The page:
US8228791B2 (en) 2006-08-22 2012-07-24 Embarq Holdings Company, Llc System and method for routing communications between packet networks based on intercarrier agreements
US8743703B2 (en) 2006-08-22 2014-06-03 Centurylink Intellectual Property Llc System and method for tracking application resource usage
US9479341B2 (en) 2006-08-22 2016-10-25 Centurylink Intellectual Property Llc System and method for initiating diagnostics on a packet network node
US8130793B2 (en) 2006-08-22 2012-03-06 Embarq Holdings Company, Llc System and method for enabling reciprocal billing for different types of communications over a packet network
US8407765B2 (en) 2006-08-22 2013-03-26 Centurylink Intellectual Property Llc System and method for restricting access to network performance information tables
US8111692B2 (en) 2007-05-31 2012-02-07 Embarq Holdings Company Llc System and method for modifying network traffic
US7940735B2 (en) 2006-08-22 2011-05-10 Embarq Holdings Company, Llc System and method for selecting an access point
US8307065B2 (en) 2006-08-22 2012-11-06 Centurylink Intellectual Property Llc System and method for remotely controlling network operators
US7684332B2 (en) 2006-08-22 2010-03-23 Embarq Holdings Company, Llc System and method for adjusting the window size of a TCP packet through network elements
US8576722B2 (en) 2006-08-22 2013-11-05 Centurylink Intellectual Property Llc System and method for modifying connectivity fault management packets
US8102770B2 (en) 2006-08-22 2012-01-24 Embarq Holdings Company, LP System and method for monitoring and optimizing network performance with vector performance tables and engines
US8144587B2 (en) 2006-08-22 2012-03-27 Embarq Holdings Company, Llc System and method for load balancing network resources using a connection admission control engine
US8107366B2 (en) 2006-08-22 2012-01-31 Embarq Holdings Company, LP System and method for using centralized network performance tables to manage network communications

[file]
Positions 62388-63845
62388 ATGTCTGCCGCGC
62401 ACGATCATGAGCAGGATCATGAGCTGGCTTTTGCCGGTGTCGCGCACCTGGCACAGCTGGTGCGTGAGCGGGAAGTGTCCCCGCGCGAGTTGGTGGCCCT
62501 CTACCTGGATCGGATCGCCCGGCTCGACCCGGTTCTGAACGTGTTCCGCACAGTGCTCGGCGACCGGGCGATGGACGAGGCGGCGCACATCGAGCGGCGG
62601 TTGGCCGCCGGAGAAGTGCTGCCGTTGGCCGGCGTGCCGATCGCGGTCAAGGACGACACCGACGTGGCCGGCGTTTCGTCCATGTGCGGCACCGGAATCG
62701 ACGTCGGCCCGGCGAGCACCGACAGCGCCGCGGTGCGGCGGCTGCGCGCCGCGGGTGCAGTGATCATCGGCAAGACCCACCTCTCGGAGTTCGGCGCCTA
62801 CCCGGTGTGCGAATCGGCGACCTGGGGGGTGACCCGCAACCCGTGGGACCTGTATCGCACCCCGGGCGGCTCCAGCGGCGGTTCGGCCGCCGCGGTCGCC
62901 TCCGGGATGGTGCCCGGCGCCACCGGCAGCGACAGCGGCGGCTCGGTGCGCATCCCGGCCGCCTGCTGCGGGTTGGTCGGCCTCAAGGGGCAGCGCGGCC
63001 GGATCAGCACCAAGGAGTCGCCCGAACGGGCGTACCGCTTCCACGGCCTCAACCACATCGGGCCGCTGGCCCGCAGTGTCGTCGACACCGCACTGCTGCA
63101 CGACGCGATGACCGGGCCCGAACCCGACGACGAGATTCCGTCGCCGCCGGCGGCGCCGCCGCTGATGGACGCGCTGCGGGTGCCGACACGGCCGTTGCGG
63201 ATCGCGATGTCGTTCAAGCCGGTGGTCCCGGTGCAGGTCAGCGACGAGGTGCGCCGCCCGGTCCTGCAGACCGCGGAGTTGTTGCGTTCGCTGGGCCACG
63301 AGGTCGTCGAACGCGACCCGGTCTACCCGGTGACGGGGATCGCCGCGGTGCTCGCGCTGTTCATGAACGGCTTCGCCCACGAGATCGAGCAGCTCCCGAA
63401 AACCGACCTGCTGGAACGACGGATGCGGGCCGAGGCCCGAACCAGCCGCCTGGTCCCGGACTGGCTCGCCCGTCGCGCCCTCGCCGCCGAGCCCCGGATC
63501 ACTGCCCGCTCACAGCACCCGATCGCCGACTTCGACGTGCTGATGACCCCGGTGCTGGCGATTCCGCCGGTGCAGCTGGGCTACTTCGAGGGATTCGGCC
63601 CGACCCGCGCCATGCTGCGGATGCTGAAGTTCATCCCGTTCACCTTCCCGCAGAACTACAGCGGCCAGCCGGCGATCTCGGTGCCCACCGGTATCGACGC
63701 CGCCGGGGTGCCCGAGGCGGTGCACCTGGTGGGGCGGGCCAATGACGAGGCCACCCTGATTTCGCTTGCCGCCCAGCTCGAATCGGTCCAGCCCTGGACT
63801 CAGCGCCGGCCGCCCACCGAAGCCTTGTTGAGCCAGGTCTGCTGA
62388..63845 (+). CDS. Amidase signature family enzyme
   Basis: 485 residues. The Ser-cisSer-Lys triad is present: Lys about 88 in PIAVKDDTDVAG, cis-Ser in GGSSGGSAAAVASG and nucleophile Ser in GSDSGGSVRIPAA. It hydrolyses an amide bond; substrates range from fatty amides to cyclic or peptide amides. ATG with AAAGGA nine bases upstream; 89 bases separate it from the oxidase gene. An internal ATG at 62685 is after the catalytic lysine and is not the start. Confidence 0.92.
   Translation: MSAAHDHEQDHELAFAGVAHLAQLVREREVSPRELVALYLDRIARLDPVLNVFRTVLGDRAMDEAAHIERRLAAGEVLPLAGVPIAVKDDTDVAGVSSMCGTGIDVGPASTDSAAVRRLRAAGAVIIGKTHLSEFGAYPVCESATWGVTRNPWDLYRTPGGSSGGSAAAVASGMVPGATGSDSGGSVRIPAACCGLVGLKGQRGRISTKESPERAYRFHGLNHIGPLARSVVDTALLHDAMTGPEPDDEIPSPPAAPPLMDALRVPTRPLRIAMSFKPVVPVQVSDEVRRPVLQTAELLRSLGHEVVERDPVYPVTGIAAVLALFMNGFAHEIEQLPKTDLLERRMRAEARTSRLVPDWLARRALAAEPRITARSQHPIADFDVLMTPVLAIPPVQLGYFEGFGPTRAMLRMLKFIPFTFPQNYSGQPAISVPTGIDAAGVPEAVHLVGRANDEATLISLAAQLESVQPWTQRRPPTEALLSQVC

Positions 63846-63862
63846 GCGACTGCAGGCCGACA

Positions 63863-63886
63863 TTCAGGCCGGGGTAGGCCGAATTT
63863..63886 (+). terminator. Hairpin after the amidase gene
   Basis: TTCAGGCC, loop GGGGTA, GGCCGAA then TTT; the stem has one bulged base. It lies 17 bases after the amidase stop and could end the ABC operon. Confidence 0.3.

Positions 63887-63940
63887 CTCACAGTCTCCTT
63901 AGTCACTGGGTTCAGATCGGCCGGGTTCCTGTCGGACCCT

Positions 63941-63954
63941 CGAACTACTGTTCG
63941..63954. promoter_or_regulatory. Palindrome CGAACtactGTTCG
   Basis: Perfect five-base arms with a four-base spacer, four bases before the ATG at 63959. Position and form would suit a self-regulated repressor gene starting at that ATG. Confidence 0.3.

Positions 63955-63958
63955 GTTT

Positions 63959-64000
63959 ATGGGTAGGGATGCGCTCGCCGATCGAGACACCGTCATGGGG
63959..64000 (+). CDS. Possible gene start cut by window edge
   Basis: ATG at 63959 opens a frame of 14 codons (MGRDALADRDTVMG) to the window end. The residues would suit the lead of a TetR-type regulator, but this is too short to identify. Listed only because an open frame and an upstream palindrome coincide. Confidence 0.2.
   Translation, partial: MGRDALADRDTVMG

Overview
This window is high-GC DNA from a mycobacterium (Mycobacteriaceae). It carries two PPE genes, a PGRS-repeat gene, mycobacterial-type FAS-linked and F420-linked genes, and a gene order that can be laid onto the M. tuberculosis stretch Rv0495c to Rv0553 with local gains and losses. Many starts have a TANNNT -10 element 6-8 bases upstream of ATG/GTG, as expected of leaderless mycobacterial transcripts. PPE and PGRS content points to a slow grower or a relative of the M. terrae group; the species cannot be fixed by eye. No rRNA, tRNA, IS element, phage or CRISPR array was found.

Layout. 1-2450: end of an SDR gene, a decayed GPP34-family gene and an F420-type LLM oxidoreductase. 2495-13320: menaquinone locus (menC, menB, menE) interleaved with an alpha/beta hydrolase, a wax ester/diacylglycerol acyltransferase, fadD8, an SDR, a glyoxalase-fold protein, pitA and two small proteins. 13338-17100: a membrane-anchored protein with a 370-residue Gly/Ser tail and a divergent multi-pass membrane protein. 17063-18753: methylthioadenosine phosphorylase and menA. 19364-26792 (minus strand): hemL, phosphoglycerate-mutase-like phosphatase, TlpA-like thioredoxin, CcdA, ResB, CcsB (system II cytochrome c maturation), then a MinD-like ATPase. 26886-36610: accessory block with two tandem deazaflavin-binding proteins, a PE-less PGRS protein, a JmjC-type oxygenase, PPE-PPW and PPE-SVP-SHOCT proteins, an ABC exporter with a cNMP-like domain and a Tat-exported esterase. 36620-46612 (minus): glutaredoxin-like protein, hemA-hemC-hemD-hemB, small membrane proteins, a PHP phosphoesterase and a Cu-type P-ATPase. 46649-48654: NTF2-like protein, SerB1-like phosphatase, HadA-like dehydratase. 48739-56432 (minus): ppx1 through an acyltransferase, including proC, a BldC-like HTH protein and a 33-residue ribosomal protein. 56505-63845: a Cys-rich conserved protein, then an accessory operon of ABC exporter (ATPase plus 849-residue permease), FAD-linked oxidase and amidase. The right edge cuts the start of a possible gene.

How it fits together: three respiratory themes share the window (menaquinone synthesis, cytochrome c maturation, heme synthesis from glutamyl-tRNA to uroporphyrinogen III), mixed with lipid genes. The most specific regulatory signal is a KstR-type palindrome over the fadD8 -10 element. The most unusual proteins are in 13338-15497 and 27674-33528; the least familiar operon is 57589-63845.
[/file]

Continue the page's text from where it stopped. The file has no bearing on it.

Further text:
US8549405B2 (en) 2006-08-22 2013-10-01 Centurylink Intellectual Property Llc System and method for displaying a graphical representation of a network to identify nodes and node segments on the network that are not operating normally
US8750158B2 (en) 2006-08-22 2014-06-10 Centurylink Intellectual Property Llc System and method for differentiated billing
US8619600B2 (en) 2006-08-22 2013-12-31 Centurylink Intellectual Property Llc System and method for establishing calls over a call path having best path metrics
US8537695B2 (en) 2006-08-22 2013-09-17 Centurylink Intellectual Property Llc System and method for establishing a call being received by a trunk on a packet network
US8149733B2 (en) * 2006-08-25 2012-04-03 Raytheon Bbn Technologies Corp. Systems and methods for synchronizing communication networks
WO2008048933A2 (en) * 2006-10-16 2008-04-24 Assa Abloy Hospitality, Inc. Centralized wireless network for multi-room large properties
US8289965B2 (en) 2006-10-19 2012-10-16 Embarq Holdings Company, Llc System and method for establishing a communications session with an end-user based on the state of a network connection
US8194643B2 (en) 2006-10-19 2012-06-05 Embarq Holdings Company, Llc System and method for monitoring the connection of an end-user to a remote network
US8189468B2 (en) 2006-10-25 2012-05-29 Embarq Holdings, Company, LLC System and method for regulating messages between networks
TWI333346B (en) * 2006-11-28 2010-11-11 Inst Information Industry Communication apparatus, method, application program, and computer readable medium thereof for switching channels in a beacon network
DE102006062190B3 (en) 2006-12-22 2008-06-05 Insta Elektro Gmbh House automation device for e.g. activating and/or deactivating illumination device, has control unit activating associated actuator unit as reaction to output signal of address translation unit
US20080159191A1 (en) * 2007-01-03 2008-07-03 Industrial Technology Research Institute Wireless communication and display system and method
US7830834B2 (en) * 2007-03-22 2010-11-09 Eaton Corporation Wireless communication network including network coordinator assigning time slots and channels to nodes to provide collision-free schedules and data aggregation method for the same
KR100905136B1 (en) * 2007-05-14 2009-06-29 한국정보통신대학교 산학협력단 Burst scheduling method in optical burst switching system
US20080317030A1 (en) * 2007-06-22 2008-12-25 Icu Research And Industrial Cooperation Group Method of creating address forwarding table in ethernet ring network